This Five-day institute includes daily presentations, interactive workshops, small group sessions and visits to classrooms featuring students and teachers engaged with thinking routines and other strategies to encourage thinking in the classroom.
Participants will hear from colleagues and researchers as to the Power of Making Thinking Visible through documentation, Thinking routines, concept maps and the use of the language of thinking in early childhood settings.
The Power of Making Thinking Visible Institute is an opportunity for teachers and school administrators to engage with the ideas associated with Visible Thinking, Culture of Thinking, Artful Thinking and TfU.
Although the institute is focused on early childhood ages, the theory, routines and strategies used during the presentations and at the schools, are all used in elementary, middle schools and high schools around the world too.
• Learn about Visible Thinking approach and practice thinking routines designed to make students’ thinking visible.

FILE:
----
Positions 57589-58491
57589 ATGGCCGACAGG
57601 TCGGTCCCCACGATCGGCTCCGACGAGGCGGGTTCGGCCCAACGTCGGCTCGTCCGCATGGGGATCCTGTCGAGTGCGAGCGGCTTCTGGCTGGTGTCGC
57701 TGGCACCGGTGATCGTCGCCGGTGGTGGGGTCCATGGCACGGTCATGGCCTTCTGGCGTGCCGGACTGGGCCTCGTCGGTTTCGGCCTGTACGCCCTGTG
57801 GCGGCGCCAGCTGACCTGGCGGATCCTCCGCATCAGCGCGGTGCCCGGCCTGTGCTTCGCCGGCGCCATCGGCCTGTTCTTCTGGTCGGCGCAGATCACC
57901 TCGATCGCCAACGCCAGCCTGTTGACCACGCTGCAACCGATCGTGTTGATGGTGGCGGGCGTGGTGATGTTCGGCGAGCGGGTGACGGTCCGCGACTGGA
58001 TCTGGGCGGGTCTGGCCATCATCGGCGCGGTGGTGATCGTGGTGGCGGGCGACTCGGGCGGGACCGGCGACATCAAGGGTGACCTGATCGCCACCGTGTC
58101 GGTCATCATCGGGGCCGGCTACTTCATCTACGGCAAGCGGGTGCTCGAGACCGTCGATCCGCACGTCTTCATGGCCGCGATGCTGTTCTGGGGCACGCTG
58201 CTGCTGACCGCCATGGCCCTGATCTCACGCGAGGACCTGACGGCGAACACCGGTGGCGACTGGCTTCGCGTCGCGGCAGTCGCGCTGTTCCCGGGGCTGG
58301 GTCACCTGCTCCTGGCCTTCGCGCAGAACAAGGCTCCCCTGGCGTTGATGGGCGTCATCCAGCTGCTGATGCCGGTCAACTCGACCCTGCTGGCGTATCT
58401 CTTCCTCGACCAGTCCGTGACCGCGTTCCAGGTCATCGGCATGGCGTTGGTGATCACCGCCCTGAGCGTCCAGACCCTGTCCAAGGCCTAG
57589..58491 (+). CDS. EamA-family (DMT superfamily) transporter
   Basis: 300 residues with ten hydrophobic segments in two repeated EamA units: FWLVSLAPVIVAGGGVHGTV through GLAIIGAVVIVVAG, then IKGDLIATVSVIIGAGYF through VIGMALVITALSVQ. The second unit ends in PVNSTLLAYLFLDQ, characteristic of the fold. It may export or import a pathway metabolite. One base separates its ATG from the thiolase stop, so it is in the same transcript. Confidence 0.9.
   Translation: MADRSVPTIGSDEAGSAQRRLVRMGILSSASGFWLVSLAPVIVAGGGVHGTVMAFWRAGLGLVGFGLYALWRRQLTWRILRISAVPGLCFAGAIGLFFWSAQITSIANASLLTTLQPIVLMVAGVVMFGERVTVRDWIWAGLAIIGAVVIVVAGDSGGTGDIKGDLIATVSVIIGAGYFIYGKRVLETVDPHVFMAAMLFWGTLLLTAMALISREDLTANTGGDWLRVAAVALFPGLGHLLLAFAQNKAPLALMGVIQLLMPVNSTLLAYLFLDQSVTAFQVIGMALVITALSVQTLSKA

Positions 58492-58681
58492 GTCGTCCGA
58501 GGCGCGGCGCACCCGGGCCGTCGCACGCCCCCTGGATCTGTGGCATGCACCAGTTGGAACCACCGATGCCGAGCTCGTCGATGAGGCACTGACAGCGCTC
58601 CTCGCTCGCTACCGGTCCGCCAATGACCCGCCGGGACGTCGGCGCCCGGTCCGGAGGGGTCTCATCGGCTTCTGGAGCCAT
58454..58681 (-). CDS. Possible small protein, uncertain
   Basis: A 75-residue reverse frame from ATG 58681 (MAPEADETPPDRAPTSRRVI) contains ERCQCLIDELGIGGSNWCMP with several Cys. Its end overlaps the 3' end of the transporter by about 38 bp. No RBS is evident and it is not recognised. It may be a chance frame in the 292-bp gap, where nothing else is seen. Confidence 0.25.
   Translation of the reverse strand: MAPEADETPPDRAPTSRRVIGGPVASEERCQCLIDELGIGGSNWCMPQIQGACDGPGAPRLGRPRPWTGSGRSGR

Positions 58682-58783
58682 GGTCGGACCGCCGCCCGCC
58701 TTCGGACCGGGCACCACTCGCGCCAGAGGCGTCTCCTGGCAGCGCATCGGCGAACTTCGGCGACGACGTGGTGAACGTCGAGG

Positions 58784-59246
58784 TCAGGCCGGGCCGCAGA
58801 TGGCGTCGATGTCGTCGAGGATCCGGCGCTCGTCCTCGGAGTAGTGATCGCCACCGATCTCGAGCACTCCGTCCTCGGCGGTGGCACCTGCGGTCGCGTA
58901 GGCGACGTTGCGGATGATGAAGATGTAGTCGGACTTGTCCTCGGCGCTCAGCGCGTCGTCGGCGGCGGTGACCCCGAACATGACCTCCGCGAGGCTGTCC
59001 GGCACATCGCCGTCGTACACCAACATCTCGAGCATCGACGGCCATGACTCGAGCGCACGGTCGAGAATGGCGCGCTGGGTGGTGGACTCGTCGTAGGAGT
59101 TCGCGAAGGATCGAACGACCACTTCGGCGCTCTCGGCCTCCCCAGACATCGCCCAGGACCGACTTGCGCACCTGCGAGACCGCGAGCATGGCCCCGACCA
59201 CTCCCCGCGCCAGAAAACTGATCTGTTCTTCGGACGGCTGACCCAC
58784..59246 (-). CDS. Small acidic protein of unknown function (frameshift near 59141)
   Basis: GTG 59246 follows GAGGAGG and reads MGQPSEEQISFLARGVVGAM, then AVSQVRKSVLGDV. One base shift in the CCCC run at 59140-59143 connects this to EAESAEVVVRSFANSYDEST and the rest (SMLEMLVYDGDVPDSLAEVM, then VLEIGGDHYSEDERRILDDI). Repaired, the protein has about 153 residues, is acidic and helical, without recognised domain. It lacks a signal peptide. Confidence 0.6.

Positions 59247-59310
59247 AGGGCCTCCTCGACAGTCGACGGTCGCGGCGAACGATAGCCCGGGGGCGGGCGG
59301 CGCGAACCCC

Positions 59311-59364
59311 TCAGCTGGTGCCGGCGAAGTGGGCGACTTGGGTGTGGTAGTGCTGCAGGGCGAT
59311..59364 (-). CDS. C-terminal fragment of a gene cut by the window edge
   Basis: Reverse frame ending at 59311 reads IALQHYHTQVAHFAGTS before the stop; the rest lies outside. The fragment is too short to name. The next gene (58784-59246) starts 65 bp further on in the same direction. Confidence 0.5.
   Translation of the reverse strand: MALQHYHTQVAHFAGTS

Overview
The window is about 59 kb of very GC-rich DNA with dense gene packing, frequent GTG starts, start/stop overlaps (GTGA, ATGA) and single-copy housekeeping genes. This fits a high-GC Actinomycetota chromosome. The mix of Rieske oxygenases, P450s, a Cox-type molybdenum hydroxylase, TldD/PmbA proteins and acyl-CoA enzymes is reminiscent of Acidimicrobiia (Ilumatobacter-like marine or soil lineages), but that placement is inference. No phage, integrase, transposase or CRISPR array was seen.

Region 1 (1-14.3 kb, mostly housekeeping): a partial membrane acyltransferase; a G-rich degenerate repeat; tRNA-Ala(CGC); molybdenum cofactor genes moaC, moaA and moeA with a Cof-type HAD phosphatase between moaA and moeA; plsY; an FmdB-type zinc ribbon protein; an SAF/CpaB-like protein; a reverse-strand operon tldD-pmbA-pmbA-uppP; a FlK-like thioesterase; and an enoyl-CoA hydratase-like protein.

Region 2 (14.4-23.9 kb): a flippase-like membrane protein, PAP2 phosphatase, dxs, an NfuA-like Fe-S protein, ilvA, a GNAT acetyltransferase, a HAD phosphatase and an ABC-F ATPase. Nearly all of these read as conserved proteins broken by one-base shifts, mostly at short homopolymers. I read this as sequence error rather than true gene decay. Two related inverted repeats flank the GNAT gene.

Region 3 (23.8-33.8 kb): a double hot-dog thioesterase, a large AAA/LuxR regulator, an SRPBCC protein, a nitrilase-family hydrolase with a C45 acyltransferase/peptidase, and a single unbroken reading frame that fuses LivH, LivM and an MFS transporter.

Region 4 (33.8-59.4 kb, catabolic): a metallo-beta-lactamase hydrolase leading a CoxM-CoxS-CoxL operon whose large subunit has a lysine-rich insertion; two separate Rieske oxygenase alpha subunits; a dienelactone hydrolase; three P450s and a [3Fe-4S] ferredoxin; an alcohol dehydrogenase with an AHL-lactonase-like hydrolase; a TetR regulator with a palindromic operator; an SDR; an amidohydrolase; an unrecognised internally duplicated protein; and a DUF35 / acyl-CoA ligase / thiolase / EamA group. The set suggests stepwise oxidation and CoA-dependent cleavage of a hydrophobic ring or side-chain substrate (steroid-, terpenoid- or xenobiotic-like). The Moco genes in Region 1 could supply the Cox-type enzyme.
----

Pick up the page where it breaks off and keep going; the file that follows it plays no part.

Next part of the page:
• Hear from experienced colleagues that have been working with the Visible Thinking approach from Harvard University in early childhood settings
• Visit classrooms to see thinking in action
• Explore the cultural forces as leverage points for creating a culture of thinking
• View students’ thinking through gallery walks
• Develop skills in collaborating with colleagues
• Build lasting relationships with colleagues across the world
• Leave with an action plan to implement back home
All registrants will receive pre-read materials before arriving at the institutes. These reading can typically be completed in a few hours.
Handouts will be assigned by the instructors.
This conference is intended for early childhood professionals outside Florida, elementary teachers, and school administrators with a genuine interest in enhancing early childhood education. We highly encourage teams of four or more participants.
In order to receive a certificate of completion, participants must complete the full 5-day institute.
$350 per participant. Includes conference, materials, and meals
Early birds $300 before February 26, 2010
10% discount for groups of 3 participants and over.
Adriana Madrinan - email@example.com